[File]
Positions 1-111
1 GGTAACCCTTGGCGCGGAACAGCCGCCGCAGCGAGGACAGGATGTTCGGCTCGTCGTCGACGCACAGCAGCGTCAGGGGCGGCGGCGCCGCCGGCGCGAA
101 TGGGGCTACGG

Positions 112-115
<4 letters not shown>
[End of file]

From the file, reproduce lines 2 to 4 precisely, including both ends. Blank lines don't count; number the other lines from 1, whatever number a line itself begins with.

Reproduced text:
1 GGTAACCCTTGGCGCGGAACAGCCGCCGCAGCGAGGACAGGATGTTCGGCTCGTCGTCGACGCACAGCAGCGTCAGGGGCGGCGGCGCCGCCGGCGCGAA
101 TGGGGCTACGG

Positions 112-115